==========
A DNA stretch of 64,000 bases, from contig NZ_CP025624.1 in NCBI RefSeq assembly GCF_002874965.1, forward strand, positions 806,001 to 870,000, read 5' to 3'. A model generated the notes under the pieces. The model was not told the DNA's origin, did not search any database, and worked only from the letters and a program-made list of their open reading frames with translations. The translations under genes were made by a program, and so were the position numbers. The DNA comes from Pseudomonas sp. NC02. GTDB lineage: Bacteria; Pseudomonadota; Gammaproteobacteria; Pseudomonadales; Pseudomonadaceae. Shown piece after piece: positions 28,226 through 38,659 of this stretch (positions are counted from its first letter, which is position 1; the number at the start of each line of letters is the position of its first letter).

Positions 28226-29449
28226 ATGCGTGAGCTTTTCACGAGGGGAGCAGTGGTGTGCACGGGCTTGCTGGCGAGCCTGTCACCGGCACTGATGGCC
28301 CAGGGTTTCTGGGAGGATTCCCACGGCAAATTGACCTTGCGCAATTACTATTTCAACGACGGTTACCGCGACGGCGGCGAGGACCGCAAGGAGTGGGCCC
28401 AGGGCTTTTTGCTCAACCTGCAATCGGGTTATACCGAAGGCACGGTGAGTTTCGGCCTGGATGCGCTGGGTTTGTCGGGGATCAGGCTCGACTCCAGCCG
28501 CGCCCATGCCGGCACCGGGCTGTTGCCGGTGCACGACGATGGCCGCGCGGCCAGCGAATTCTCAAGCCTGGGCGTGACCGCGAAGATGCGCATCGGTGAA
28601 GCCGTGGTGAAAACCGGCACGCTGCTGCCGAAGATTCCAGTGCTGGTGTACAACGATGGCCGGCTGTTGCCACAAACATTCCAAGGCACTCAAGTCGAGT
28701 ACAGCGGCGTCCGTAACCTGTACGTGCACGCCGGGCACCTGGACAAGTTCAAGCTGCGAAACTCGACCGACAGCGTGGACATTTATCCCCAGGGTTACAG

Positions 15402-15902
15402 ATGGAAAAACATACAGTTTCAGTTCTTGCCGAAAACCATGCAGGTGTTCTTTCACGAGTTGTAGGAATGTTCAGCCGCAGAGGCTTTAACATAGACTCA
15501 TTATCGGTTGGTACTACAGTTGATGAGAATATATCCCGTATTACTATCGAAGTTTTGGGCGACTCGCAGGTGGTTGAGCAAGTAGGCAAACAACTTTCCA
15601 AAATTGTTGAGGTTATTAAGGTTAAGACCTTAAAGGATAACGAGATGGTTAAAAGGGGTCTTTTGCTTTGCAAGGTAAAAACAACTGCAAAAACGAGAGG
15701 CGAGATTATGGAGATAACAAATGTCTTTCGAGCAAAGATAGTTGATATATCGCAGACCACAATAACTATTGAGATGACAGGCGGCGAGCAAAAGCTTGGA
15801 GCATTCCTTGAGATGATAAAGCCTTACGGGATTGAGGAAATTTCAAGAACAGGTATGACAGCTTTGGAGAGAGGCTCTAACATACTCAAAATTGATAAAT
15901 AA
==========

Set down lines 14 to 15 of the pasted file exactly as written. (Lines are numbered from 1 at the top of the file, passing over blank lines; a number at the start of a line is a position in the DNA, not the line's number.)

15801 GCATTCCTTGAGATGATAAAGCCTTACGGGATTGAGGAAATTTCAAGAACAGGTATGACAGCTTTGGAGAGAGGCTCTAACATACTCAAAATTGATAAAT
15901 AA